Part of the Columbia River shoreline in Richland has been closed to recreation again due to toxic algae.

A toxic algae bloom along the Columbia River in Richland is back. The Benton Franklin Health District closed part of the shoreline to recreation in mid-September after reports of three dogs dying and others being sickened after playing in the water. Testing showed a high level of neurotoxin in the water linked to a blue algae bloom.

Weeks of testing followed, with the health district finally finding the water safe as of Oct. 18 and reopening the shoreline. But that did not last long.

Followup testing found toxic levels of cyanobacteria in the river once again. By the end of the week the health district again closed the shoreline in Richland from the Leslie Groves Park boat launch at Snyder Street to the dike at the south end of the park. The toxin linked to the algae blooms is particularly dangerous to small children and animals that ingest the water. It can be fatal. Dogs can be exposed not only by drinking the water but also by licking contaminated water off their fur or paws. Symptoms can appear within 15 minutes, depending on the size of the dog or person and the amount of the neurotoxin consumed, according to the Benton Franklin Health District.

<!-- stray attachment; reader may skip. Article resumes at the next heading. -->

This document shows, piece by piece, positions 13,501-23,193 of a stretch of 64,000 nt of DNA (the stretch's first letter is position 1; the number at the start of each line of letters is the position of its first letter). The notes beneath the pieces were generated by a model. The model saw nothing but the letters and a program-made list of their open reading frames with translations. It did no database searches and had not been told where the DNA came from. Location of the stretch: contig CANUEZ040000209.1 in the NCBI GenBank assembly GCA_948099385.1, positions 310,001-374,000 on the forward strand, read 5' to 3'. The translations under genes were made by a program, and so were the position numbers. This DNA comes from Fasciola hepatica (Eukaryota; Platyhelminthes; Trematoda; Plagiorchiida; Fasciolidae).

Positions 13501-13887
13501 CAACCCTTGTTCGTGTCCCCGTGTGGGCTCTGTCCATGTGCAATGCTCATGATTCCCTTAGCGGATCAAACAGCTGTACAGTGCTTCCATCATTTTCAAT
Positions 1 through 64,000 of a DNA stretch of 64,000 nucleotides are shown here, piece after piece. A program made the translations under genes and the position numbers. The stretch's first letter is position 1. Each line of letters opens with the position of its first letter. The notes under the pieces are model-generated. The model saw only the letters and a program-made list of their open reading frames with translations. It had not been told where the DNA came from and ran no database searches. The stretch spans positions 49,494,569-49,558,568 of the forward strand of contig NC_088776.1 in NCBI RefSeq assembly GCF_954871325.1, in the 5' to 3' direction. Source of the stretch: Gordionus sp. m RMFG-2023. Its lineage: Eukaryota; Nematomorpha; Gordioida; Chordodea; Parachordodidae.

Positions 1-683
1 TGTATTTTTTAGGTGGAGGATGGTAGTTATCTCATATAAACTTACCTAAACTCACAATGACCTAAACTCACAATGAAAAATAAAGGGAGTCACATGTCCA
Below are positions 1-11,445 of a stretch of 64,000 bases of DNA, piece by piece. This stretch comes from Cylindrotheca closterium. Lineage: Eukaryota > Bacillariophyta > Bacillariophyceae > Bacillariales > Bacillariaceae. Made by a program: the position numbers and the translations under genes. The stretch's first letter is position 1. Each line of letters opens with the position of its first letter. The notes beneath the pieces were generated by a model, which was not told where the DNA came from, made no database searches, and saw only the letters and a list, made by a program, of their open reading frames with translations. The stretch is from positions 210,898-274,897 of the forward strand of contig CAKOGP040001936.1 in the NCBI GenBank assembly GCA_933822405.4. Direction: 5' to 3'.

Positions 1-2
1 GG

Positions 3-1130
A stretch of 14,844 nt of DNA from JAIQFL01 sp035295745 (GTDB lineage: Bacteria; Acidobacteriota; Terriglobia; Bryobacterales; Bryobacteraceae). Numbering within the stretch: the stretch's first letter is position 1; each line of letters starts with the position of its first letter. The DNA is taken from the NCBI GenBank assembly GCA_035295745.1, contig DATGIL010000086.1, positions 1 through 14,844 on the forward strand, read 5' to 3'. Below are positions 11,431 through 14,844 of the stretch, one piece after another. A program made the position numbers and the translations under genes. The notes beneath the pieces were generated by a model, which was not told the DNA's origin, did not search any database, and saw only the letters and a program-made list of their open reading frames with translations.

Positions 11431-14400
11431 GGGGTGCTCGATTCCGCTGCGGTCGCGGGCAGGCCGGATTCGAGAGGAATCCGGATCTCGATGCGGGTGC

Symptoms in dogs can include weakness, staggering, difficulty breathing and convulsions. Symptoms in people can include numb lips, tingling fingers and toes and dizziness. Toxins also can accumulate in fish tissues, especially in the liver, kidneys and other organs. The health district advises caution in eating fish, particularly their organs, that are caught in areas with a major cyanobacteria bloom. The health district will be conducting weekly testing until levels are again determined to be safe.

Toxic algae blooms vary in appearance, but commonly look like pea soup or are blue-green or turquoise in color. Harmful algae blooms can be green, blue, red or brown, according to the U.S. Environmental Protection Agency.

They can be scummy or look like paint on the surface of the water. However, the level of toxicity can vary day to day and the only way to determine whether the water is safe is by testing. Toxic algae blooms were reported across Washington state in areas not seen before in late summer and fall.

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